If Cerone departs HTS, initiative for leaving would come from O's

Media Watch

October 09, 1998|By Milton Kent

If the end of Rick Cerone's brief tenure as an analyst on Orioles telecasts is in sight, he's not aware of it.

At present, Cerone is immersed in the details of getting a $22 million ballpark for his new Newark Bears of the Atlantic League up and running by a planned May launch.

Though the rumor circuit has Cerone about to get sacked from the booth after one season, in favor of current Orioles pitching coach Mike Flanagan, he says he's not worried about it.

"I've heard the stuff about Flanagan, but that doesn't much concern me. That's his option," said Cerone.

Officials at Home Team Sports, which produces both the cable and over-the-air telecasts, are scheduled to meet with Orioles officials to review the past season, during which the topic of announcer performance is certain to arise.

If it does, HTS personnel will express satisfaction with not only Cerone, but also with play-by-play man Michael Reghi and co-analyst Jim Palmer.

"Overall, we feel our entire announcer team did a good job, and showed improvement throughout the year. We feel good about that," said spokesman Ted Ewanciw.

That doesn't mean, however, that a change may not come, and if it does, the initiative for it would come out of the team's warehouse offices.

Cerone, who signed a three-year deal before this season with options for both parties, said he doesn't plan to have any discussions with majority owner Peter Angelos about saving his job.

"Why? That would be kind of awkward. If he doesn't like me, there's not much I can do about it," said Cerone. "I think he listens to a lot of baseball. He's a fan. I would think he would like my work. I don't think there's a need to sit down with him."

Angelos could not be reached for comment yesterday.

Cerone's right; he shouldn't have to beg Angelos or anyone else for his job. If he wants, Cerone will find work somewhere next year. He has too many interesting things to say and far too much personality to be on the sidelines.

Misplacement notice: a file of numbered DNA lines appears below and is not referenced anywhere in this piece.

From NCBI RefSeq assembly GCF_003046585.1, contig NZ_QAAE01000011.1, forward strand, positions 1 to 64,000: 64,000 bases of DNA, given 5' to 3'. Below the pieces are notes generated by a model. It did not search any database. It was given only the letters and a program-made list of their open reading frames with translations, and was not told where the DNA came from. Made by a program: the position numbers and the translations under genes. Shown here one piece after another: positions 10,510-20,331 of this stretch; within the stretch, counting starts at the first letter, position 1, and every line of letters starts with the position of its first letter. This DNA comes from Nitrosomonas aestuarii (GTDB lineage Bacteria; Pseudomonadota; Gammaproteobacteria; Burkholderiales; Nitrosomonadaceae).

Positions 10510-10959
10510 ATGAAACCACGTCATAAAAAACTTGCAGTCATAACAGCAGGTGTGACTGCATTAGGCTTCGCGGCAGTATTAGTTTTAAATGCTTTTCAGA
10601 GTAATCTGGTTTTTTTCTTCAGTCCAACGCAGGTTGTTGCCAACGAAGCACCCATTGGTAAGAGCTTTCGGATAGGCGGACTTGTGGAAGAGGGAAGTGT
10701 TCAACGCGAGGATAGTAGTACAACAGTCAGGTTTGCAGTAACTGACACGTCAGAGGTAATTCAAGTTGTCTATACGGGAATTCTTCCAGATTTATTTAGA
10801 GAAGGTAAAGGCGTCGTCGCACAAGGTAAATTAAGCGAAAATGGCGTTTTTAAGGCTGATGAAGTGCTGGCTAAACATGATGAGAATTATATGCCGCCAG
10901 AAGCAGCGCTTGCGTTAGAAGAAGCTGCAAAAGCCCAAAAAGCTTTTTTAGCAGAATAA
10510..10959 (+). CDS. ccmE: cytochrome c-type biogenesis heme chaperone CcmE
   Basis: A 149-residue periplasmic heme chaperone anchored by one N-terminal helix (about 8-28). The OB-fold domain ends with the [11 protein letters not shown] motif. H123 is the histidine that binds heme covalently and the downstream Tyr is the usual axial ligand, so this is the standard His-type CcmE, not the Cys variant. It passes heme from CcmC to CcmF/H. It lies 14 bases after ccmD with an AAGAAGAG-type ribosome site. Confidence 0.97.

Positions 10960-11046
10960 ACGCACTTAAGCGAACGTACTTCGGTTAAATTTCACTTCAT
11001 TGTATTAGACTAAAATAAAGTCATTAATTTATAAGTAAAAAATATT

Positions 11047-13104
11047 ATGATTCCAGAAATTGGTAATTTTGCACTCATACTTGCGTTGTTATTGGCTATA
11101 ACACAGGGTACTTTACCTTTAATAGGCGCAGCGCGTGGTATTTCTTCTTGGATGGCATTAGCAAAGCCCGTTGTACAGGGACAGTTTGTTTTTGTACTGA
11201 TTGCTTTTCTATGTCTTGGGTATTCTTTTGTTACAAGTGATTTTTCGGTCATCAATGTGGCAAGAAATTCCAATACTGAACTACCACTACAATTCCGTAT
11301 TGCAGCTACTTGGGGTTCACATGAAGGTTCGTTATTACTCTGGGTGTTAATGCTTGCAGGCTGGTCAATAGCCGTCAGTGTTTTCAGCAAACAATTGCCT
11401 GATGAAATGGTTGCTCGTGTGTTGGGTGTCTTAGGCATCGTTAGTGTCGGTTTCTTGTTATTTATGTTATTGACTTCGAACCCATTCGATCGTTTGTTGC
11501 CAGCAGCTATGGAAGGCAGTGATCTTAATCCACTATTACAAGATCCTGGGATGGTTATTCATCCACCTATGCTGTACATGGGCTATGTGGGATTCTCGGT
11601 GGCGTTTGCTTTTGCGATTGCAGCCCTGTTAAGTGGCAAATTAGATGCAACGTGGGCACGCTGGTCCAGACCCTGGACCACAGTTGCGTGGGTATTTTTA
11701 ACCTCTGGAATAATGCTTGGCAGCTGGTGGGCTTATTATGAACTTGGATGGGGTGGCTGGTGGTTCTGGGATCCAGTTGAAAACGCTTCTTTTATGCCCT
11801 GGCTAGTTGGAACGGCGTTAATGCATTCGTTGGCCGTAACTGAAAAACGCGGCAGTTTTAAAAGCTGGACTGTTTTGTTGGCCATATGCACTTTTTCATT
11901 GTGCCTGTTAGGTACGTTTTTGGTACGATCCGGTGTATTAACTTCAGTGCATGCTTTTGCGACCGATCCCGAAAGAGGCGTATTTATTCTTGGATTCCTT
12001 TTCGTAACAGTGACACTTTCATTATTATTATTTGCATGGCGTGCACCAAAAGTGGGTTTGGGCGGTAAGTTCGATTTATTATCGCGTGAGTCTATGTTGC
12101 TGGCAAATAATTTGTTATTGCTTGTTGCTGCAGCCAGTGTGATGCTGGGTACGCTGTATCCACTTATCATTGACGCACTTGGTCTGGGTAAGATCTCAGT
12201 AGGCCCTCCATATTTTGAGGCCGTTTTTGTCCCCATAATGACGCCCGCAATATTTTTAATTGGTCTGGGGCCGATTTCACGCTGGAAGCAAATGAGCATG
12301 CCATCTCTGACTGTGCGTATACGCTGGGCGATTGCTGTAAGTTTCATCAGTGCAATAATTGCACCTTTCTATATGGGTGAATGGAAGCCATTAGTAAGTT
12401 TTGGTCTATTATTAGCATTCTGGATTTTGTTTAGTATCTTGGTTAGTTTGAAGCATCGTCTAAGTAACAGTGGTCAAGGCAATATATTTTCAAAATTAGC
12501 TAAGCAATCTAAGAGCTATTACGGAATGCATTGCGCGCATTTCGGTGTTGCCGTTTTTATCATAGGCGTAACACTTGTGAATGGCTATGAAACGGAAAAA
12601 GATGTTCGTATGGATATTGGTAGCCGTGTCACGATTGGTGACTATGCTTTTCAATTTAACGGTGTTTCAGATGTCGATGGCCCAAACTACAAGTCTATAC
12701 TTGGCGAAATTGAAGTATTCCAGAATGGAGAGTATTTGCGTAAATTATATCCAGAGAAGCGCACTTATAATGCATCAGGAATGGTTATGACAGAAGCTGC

Cerone, an 18-year major-league veteran, was said to be stung ** by the ridiculously parochial comments of some so-called fans about his previous connection to the New York Yankees, both as a former player and announcer.

How silly that while a lot of Baltimoreans can't see past Cerone's past life, New Yorkers embraced former Oriole Ken Singleton, who has called Yankees games the past two seasons.

The Orioles' front office has increasingly flexed its muscle over the direction and tone of broadcasts on both the radio and television side, and Cerone would join a growing list of talented former Orioles announcers, including Jon Miller, John Lowenstein and Mel Proctor.

All had spent more than 10 seasons on the air, but all left -- for whatever reason you'd like to speculate on -- since Angelos took control of the club in 1993. It's not a coincidence.

Cerone, who came aboard last spring with considerable fanfare, says he understands the nature of the beast.

"Even though you work for HTS, you kind of work for the ballclub, sort of like the Yankee announcers work for [owner George] Steinbrenner. I don't have a problem with that," said Cerone.

That may be true, but that doesn't make it right. It's amazing that two years after the intense and overwhelmingly negative fallout the Orioles took for the departure of the highly respected Miller club officials -- Angelos included -- don't grasp how badly this reflects on them.

There's no arguing that when fans tune into a local telecast of a game, they expect a broadcast that centers on the home team. But they also expect and deserve truth. Fans want the broadcasters to say when a player stinks, but they also want to know if the manager is up to the task and if management has given the manager the tools to perform the task.

Flanagan was admittedly a pretty solid analyst in his two previous tours of duty, but he would return to the booth after two turns as the team's pitching coach with the taint of being Angelos' personally appointed color man, as the only guy who can tell it the way the team wants it told, sort of the way things used to run in the Soviet Union before that country found democracy.

And that's not good for anyone, least of all Flanagan.

By the way, you'd think that $15 million or more a year that HTS lays out for Orioles rights would give the channel a bit of, shall we say, intestinal fortitude, to politely, but firmly, suggest to team management that it should concentrate on improving the on-field product, while leaving the telecast to the professionals.

You might think that, but apparently, you would be wrong.

And finally, on the subject of Miller, his dulcet tones will return to Baltimore airwaves and WBAL (1090 AM), if only for a week. ESPN announced yesterday that Miller and Joe Morgan will call the World Series for ESPN Radio, with Rich Eisen serving as host and Charley Steiner and Kevin Kennedy reporting.

Asleep at the switch?

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